Improving Hand Movement Training Through Electrical Stimulation of the Brain
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|ClinicalTrials.gov Identifier: NCT00331318|
Recruitment Status : Completed
First Posted : May 29, 2006
Last Update Posted : July 2, 2017
This study will determine if applying electrical stimulation of the brain can influence training to perform finger movements. The study may provide information that can be used to design rehabilitation therapies for people who have lost the ability to move a part of their body, such as an arm, leg, or hand following a stroke.
Healthy volunteers 18-50 years of age may be eligible for this study. Candidates are screened with a medical history, physical examination, MRI (if one has not been done within the last year), questionnaire to evaluate memory and attention and a pregnancy test for women who can become pregnant.
Participants have the following tests and procedures in seven sessions over about 8 weeks:
- Questionnaires to test attention, fatigue and mood before, during and after each session
- Surface electromyography: Electrodes are filed with a conductive gel and taped to the skin over one small hand muscle to measure the electrical activity of muscles.
- Transcranial magnetic stimulation: A wire coil is held on the scalp. A brief electrical current passes through the coil to stimulate the brain. During the stimulation, the subject may be asked to tense certain muscles slightly or perform other simple actions. The stimulation may cause a twitch in muscles of the face, arm, or leg, and the subject may hear a click and feel a pulling sensation on the skin under the coil.
- Transcranial direct stimulation (tDCS) before and during motor training: Small, wet sponge electrodes are applied to the head - one above the eye and the other on the back of the head. A small electrical current is passed between them. The subject may feel an itching or tingling sensation under the electrodes or see light flashes.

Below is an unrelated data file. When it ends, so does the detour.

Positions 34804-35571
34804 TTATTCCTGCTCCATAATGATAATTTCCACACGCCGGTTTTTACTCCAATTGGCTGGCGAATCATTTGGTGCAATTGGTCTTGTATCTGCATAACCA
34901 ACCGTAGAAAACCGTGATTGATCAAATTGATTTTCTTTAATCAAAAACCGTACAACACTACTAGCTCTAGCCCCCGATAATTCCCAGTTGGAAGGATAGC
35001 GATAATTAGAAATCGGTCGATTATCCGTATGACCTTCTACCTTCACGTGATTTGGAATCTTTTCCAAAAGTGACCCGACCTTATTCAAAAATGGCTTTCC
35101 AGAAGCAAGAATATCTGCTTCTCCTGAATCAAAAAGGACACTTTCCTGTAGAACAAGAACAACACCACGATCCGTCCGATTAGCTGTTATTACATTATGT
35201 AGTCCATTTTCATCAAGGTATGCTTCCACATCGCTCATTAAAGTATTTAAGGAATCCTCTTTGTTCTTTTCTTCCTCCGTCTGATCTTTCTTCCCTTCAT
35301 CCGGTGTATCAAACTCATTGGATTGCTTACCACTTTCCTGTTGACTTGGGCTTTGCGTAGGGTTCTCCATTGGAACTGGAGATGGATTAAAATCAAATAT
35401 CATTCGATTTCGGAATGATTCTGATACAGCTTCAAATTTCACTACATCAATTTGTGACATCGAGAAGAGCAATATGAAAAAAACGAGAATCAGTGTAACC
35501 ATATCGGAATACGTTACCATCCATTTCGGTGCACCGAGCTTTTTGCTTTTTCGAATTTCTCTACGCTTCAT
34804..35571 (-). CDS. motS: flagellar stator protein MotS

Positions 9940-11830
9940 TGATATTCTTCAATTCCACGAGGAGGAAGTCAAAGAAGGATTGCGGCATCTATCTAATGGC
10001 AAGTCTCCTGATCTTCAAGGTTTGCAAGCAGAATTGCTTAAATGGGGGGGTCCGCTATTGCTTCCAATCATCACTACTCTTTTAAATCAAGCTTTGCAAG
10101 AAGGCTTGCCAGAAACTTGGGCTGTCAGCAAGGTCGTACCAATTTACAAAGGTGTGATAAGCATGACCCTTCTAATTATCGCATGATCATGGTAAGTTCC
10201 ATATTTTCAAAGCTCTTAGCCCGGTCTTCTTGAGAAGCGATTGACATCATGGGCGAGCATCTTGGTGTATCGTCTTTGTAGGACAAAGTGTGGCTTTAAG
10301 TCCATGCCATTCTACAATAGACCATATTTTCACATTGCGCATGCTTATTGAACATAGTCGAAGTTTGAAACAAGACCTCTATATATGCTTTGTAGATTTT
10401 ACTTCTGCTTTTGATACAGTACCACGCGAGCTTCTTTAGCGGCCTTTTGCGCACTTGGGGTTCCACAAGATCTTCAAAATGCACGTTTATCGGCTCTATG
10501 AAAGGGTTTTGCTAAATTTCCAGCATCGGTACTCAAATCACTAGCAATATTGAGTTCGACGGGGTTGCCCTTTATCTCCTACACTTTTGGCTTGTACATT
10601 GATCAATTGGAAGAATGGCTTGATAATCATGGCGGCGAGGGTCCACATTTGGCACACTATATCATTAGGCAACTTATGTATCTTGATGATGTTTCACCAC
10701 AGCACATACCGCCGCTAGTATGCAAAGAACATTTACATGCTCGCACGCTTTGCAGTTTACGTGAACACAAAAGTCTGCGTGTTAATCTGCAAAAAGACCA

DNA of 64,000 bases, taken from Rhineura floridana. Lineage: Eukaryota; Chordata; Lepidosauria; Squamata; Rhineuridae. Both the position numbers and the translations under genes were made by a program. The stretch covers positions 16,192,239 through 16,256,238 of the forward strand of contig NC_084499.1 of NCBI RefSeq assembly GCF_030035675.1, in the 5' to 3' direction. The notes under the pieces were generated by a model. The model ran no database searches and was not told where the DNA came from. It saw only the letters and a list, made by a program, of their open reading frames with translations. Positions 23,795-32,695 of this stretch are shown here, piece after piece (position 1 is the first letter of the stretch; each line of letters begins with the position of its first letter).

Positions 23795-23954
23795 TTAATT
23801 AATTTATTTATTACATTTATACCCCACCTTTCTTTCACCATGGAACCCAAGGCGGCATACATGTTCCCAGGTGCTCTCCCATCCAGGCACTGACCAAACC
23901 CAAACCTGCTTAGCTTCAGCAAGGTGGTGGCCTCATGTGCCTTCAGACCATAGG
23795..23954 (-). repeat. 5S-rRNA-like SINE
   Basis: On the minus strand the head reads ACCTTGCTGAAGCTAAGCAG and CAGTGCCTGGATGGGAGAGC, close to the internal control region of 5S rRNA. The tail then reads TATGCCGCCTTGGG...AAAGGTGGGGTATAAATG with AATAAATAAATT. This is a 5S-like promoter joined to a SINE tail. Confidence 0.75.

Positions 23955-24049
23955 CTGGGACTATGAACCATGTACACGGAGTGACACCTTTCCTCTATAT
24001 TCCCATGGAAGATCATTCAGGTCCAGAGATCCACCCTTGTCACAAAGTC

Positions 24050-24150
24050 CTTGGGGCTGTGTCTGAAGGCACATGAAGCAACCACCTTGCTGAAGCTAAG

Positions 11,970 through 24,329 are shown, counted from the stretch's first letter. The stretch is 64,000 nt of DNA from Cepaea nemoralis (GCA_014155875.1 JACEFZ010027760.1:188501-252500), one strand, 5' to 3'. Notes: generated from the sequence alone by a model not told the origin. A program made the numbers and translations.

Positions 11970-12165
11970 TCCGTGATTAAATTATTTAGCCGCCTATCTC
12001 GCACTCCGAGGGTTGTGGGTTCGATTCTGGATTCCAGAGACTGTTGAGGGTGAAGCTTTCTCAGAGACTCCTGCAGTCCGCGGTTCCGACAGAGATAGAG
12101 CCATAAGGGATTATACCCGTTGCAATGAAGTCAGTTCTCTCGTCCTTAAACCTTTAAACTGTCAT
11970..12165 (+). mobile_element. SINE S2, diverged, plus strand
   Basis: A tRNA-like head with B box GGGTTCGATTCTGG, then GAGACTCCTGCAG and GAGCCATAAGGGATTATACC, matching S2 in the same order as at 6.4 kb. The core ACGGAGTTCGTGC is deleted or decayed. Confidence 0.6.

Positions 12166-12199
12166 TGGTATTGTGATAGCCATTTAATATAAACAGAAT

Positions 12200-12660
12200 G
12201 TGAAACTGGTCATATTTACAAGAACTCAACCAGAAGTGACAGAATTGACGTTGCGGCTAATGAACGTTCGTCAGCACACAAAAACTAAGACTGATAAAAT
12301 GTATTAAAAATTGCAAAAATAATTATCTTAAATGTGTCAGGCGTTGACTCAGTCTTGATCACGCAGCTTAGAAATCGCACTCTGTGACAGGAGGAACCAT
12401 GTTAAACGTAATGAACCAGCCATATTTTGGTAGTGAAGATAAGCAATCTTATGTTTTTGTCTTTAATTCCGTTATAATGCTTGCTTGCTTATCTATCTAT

- Motor learning under tDCS: tDCS is repeated while the subject performs the training task. The training task consists of performing voluntary brisk thumb movements in a direction opposite to TMS-induced movement directions, during 30 minutes. Training blocks are in 10-minute segments and tDCS is applied during the first 20 minutes.
- Behavioral measurements: Evaluation of learned movement tasks.
|Condition or disease|
|Study Type :||Observational|
|Enrollment :||31 participants|
|Official Title:||Encoding a Motor Memory Through Metaplasticity|
|Study Start Date :||May 24, 2006|
|Study Completion Date :||April 21, 2008|
To learn more about this study, you or your doctor may contact the study research staff using the contact information provided by the sponsor.
Please refer to this study by its ClinicalTrials.gov identifier (NCT number): NCT00331318
|United States, Maryland|
|National Institutes of Health Clinical Center, 9000 Rockville Pike|
|Bethesda, Maryland, United States, 20892|